It is also worth noting that while red wine has been shown to have some health benefits when consumed moderately as part of a balanced lifestyle; other forms of alcohol may not provide these same benefits due to differences in chemical composition Though the connection between alcohol consumption and longevity in the blue zones is still being studied, the evidence so far suggests that moderate drinking of red wine can provide health benefits.

SEE ALSO: MY FIRST JOURNEY ON WATER -Dr. Solomon Omiken Okoro

On the other hand, it may not be advisable to start drinking alcohol now if it is not your thing. The longest living people in Loma Linda – the blue zone in California USA – don’t drink alcohol either. They constantly rehydrate instead. The Adventist Health Survey (AHS) concluded that men who drank at least five to six daily glasses of water had a 60% to 70% substantial reduction in the risk of a fatal heart attack compared to those who drank water less considerably.

BELONG TO A COMMUNITY

When Buettner interviewed some 263 centenarians in the blue zones, he found that all of them but 5 belong to some faith – based community. Denomination was immaterial. For most people of the blue zones, faith is an important aspect of their identity and daily life. They derive joy from engagements with those with same beliefs. This might be due to opportunities for social interactions and the positive feelings associated with being with your own kind. Research had shown that attending faith-based services four times per month will add 4-14 years of life expectancy. Loma Linda is home to a large concentration of Seventh day Adventists and the church provides them a foundation. Adventists tend to hang out with other Adventists. They always show up for each other. They live about seven years longer than the average American.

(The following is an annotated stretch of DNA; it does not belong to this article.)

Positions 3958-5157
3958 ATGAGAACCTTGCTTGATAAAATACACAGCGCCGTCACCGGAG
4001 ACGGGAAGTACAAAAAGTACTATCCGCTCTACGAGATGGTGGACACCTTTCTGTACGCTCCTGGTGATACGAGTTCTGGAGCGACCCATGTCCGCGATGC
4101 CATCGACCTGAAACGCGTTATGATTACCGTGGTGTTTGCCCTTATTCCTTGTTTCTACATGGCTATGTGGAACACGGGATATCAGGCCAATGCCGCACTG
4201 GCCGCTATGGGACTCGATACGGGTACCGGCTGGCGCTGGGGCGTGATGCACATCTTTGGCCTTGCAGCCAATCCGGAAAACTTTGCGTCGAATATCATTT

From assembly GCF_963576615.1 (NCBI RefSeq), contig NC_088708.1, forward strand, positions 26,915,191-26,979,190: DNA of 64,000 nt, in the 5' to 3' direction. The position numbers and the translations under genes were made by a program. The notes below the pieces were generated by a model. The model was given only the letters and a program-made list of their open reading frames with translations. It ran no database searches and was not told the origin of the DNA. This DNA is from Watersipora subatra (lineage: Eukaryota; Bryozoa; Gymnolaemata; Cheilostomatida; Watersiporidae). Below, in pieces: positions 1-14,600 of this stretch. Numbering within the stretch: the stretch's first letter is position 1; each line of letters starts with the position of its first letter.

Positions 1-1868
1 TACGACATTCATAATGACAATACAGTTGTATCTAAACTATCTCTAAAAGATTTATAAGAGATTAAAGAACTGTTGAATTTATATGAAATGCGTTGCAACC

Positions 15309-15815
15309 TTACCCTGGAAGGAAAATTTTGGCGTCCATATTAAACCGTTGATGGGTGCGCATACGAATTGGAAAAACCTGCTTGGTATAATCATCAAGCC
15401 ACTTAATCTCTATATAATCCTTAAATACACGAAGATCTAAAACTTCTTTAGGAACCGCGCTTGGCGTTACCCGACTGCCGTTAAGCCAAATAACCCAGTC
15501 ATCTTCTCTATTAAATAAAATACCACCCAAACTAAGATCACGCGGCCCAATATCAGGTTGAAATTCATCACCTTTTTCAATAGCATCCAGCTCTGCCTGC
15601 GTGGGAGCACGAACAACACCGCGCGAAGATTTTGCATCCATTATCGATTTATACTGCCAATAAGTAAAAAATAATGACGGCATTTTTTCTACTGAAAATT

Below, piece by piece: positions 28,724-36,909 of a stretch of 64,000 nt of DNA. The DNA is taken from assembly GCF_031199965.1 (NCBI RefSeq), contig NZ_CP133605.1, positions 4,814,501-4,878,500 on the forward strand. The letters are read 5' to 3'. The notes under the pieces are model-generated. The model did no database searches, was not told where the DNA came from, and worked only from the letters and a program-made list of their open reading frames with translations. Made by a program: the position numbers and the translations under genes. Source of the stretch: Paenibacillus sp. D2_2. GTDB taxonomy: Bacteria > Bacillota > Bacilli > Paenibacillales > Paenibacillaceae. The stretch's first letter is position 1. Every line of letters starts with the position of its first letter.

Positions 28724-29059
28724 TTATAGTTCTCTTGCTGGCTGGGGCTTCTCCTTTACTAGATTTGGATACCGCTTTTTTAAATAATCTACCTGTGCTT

However, if organized religion is not for you, then there are lots of other ways to find community based on your interests. It could be an exercise club, social club, a gardening club or even getting involved in a civic project within your community. Further studies have been done on social connectedness and the conclusion was that ‘social relations provide a strong scientific basis for the prevention and intervention of disease and in promoting longevity.’ By all means, find a community with common interests as yours and get involved in the activities as the blue zone people do.